Authenticating Duchamp

Read Sarah Thornton’s excellent Economist story that tries to detail the history of Marcel Duchamp’s Fountain in the years since the artist re-created it. It would be unfair to quote the story at length here. So let’s summarize. The original Fountain from 1917 was lost. After the second World War, Duchamp’s reputation created demand for the work. First, curators were authorized to buy examples. Later, a group was recreated. But even then the object was not coveted. Let’s let Thornton take it from here:

Every edition has a story, but there is no beating the provenance of the 13th one. Dubbed “the prototype” and bearing Duchamp’s signature, it slipped quietly onto the market in 1973 at the then fledgling gallery of Ronald Feldman in New York. Andy Warhol, who visited the gallery repeatedly, pressed Mr Feldman to trade the urinal for some of his own portraits. “Duchamp didn’t sell well in those days,” says Mr Feldman, “but Andy knew what multiples meant because he made them.”When Warhol died in 1987, his urinal was consigned to Sotheby’s as part of his giant five-volume estate sale. “Fountain” was buried in a volume devoted to prints and given a lowly estimate of $2,000-2,500. It sold for $65,750 to Dakis Joannou, a Greek-Cypriot construction tycoon, and is now enshrined in the front hall of his main home in Athens. “I couldn’t believe that we could actually own it,” says Mr Joannou. “People didn’t appreciate its historical importance, so we got a bargain.” In the following decade, Duchamp’s renown increased yet again, as did the marketing of his work. In 1999 Sotheby’s put an official Schwarz urinal on the cover of its Contemporary Art evening sale catalogue; it commanded $1.8m.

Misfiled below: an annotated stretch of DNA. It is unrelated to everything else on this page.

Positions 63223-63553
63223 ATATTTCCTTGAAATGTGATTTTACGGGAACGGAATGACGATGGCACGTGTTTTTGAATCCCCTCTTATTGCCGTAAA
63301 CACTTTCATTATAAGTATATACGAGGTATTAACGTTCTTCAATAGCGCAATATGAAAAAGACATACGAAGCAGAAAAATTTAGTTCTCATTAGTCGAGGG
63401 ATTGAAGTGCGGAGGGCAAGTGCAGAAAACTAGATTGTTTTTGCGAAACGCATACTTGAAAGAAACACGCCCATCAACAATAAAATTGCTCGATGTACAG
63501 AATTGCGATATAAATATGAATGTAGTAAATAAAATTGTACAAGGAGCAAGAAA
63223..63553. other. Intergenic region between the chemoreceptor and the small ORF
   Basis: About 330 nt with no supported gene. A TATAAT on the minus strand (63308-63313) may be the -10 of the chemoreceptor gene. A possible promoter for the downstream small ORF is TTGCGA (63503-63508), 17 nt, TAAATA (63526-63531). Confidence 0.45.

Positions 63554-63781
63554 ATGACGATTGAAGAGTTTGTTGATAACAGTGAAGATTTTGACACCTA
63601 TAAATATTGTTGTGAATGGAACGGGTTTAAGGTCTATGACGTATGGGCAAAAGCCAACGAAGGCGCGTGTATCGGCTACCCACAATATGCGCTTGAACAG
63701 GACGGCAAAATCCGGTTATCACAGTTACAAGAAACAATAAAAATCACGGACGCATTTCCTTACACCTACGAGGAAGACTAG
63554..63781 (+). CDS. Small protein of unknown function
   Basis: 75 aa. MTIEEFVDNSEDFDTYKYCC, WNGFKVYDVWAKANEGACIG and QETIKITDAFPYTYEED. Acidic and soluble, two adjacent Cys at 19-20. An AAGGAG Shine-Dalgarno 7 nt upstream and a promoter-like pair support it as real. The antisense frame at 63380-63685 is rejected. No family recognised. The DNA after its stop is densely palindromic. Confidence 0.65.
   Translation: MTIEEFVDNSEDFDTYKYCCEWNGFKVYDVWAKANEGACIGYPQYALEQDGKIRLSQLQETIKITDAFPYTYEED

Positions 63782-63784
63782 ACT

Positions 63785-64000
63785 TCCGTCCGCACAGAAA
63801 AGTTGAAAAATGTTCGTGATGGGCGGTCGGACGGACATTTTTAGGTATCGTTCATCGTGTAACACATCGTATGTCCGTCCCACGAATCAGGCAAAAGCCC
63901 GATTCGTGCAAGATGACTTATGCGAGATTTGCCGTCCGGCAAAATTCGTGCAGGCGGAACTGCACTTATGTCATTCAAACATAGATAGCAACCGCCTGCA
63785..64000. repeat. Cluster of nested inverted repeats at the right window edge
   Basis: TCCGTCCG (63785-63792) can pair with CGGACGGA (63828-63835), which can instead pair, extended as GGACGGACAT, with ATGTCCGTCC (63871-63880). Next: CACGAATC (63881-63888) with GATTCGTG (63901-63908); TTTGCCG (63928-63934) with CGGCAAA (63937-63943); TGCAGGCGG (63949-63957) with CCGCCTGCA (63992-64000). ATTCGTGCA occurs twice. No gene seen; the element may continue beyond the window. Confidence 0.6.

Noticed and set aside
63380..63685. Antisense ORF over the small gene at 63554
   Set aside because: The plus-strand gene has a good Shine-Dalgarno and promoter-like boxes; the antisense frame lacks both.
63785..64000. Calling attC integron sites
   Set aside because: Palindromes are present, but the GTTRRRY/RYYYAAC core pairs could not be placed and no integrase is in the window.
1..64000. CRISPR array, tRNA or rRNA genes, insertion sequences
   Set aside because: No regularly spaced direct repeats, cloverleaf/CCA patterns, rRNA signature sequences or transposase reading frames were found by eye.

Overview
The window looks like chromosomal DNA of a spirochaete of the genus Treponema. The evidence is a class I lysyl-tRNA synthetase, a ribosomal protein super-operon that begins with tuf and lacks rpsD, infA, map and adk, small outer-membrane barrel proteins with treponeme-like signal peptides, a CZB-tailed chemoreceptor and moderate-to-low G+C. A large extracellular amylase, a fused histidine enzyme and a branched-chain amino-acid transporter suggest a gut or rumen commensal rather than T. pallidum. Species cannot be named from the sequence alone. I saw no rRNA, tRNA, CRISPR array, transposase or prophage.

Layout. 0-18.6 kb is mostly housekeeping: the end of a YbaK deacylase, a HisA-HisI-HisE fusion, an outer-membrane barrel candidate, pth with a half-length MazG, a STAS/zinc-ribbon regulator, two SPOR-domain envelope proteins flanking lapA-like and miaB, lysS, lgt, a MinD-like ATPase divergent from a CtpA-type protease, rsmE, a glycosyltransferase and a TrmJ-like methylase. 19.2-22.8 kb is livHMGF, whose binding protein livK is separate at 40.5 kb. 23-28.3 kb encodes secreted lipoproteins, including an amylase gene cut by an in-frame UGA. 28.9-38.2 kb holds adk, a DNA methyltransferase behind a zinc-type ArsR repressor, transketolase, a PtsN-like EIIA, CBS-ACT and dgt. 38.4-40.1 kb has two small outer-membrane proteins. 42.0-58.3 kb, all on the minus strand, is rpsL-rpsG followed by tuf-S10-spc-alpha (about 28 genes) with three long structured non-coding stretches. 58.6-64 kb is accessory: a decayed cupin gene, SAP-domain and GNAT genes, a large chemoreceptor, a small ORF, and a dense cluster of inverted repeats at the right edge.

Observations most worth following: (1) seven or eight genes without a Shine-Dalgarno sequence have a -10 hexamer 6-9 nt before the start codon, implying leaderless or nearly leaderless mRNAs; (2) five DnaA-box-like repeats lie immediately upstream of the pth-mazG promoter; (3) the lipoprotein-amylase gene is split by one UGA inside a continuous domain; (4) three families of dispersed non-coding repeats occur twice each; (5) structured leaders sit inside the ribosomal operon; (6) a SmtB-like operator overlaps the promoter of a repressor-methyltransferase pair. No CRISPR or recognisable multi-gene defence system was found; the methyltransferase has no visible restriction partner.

There’s more because a few errant urinals are still on the market. But you’ll have to read the story to find out more about that.

Rogue Urinals (Economist)